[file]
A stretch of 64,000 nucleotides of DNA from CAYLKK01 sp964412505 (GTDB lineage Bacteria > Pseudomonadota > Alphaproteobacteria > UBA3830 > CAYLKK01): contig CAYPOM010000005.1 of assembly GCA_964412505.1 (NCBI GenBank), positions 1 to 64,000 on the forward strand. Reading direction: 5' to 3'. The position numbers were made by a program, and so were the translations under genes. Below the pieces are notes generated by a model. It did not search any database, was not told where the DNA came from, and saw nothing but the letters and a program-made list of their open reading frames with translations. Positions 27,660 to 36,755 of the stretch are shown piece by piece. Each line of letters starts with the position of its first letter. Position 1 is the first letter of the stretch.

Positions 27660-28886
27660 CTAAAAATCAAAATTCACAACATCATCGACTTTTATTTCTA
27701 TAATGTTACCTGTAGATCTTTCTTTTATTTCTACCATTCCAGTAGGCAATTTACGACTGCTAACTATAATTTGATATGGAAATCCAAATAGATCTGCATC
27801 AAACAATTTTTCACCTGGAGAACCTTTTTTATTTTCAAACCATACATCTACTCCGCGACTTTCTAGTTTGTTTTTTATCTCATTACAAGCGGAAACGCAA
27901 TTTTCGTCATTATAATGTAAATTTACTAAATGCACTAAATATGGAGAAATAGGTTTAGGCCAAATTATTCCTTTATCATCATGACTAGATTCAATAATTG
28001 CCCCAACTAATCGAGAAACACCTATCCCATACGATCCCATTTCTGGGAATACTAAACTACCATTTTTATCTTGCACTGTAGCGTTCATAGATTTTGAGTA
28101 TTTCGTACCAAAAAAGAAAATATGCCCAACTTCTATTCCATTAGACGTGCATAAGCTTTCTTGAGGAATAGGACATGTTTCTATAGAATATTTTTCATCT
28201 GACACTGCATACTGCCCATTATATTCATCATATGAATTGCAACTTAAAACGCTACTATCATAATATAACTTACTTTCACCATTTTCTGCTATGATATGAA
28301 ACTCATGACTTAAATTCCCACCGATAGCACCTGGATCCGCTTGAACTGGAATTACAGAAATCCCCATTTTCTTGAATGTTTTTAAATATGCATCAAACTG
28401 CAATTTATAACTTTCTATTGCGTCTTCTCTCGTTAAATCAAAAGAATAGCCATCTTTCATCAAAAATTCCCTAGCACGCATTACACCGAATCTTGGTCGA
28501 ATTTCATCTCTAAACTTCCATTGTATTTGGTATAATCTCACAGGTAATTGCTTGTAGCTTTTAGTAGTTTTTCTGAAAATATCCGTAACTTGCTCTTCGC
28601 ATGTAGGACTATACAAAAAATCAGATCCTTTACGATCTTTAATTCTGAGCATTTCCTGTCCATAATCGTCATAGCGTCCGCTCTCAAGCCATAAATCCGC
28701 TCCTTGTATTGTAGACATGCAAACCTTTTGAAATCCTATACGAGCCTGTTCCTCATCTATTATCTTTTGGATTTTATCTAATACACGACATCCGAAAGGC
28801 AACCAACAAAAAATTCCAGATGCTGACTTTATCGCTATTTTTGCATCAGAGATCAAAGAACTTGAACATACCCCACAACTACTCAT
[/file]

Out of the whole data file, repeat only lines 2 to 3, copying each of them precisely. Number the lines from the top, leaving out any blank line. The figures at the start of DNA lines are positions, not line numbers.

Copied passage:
Positions 27660-28886
27660 CTAAAAATCAAAATTCACAACATCATCGACTTTTATTTCTA